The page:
label = "t = 0",
xlabel = "Temperature (ᵒC)",
ylabel = "z")
```

The function `interior`

above extracts a `view`

of the physical interior points of `model.tracers.T`

. This is useful because `model.tracers.T`

also contains "halo" points that lie outside the physical domain (halo points are used to set boundary conditions during time-stepping).

## Running a `Simulation`

Next we set-up a `Simulation`

that time-steps the model forward and manages output.

```
# Time-scale for diffusion across a grid cell
diffusion_time_scale = model.grid.Δz^2 / model.closure.κ.T
simulation = Simulation(model, Δt = 0.1 * diffusion_time_scale, stop_iteration = 1000)
```

```
Simulation{typename(NonhydrostaticModel){typename(CPU), Float64}}
├── Model clock: time = 0 seconds, iteration = 0
├── Next time step (Float64): 6.104 μs
├── Iteration interval: 1
├── Stop criteria: Any[Oceananigans.Simulations.iteration_limit_exceeded, Oceananigans.Simulations.stop_time_exceeded, Oceananigans.Simulations.wall_time_limit_exceeded]
├── Run time: 0 seconds, wall time limit: Inf
├── Stop time: Inf years, stop iteration: 1000
├── Diagnostics: typename(OrderedCollections.OrderedDict) with 1 entry:
│ └── nan_checker => typename(NaNChecker)
└── Output writers: typename(OrderedCollections.OrderedDict) with no entries
```

`simulation`

will run for 1000 iterations with a time-step that resolves the time-scale at which our temperature field diffuses. All that's left is to

`run!(simulation)`

```
[ Info: Updating model auxiliary state before the first time step...
[ Info: ... updated in 1.199 ms.
[ Info: Executing first time step...
[ Info: Simulation is stopping. Model iteration 1000 has hit or exceeded simulation stop iteration 1000.
```

## Visualizing the results

Let's look at how `model.tracers.T`

changed during the simulation.

```
using Printf
plot!(T_plot, interior(model.tracers.T)[1, 1, :], z, linewidth=2,
label=@sprintf("t = %.3f", model.clock.time))
```

Very interesting! Next, we run the simulation a bit longer and make an animation. For this, we use the `JLD2OutputWriter`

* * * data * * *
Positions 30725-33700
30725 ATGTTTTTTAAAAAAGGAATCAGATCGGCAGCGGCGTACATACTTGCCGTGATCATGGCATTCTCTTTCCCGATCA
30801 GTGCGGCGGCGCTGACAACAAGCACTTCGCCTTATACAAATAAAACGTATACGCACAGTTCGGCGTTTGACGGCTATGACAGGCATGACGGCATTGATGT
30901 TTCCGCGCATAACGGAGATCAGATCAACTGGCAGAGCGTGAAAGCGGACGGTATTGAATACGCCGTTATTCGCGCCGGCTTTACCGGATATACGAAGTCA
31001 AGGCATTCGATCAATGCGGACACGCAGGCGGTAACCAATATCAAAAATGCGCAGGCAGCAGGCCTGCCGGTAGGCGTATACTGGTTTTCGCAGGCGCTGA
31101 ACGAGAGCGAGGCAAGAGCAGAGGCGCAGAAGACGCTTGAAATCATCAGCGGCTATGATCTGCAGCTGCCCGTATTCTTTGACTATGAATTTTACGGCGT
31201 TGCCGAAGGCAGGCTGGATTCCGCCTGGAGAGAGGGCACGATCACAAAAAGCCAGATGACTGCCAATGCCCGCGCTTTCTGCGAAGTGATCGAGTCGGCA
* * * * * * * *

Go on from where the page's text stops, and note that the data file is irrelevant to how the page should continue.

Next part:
to write data to disk as the simulation progresses.

```
using Oceananigans.OutputWriters: JLD2OutputWriter, IterationInterval
simulation.output_writers[:temperature] =
JLD2OutputWriter(model, model.tracers, prefix = "one_dimensional_diffusion",
schedule=IterationInterval(100), force = true)
```

```
JLD2OutputWriter scheduled on IterationInterval(100):
├── filepath: ./one_dimensional_diffusion.jld2
├── 2 outputs: (:T, :S)
├── field slicer: FieldSlicer(:, :, :, with_halos=false)
├── array type: Array{Float32}
├── including: [:grid, :coriolis, :buoyancy, :closure]
└── max filesize: Inf YiB
```

We run the simulation for 10,000 more iterations,

```
simulation.stop_iteration += 10000
run!(simulation)
```

```
[ Info: Updating model auxiliary state before the first time step...
[ Info: ... updated in 1.250 ms.
[ Info: Simulation is stopping. Model iteration 11000 has hit or exceeded simulation stop iteration 11000.
```

Finally, we animate the results by opening the JLD2 file, extract the iterations we ended up saving at, and plot the evolution of the temperature profile in a loop over the iterations.

```
using JLD2
file = jldopen(simulation.output_writers[:temperature].filepath)
iterations = parse.(Int, keys(file["timeseries/t"]))
anim = @animate for (i, iter) in enumerate(iterations)
T = file["timeseries/T/$iter"][1, 1, :]
t = file["timeseries/t/$iter"]
plot(T, z, linewidth=2, title=@sprintf("t = %.3f", t),
label="", xlabel="Temperature", ylabel="z", xlims=(0, 1))
end
```

*This page was generated using Literate.jl.*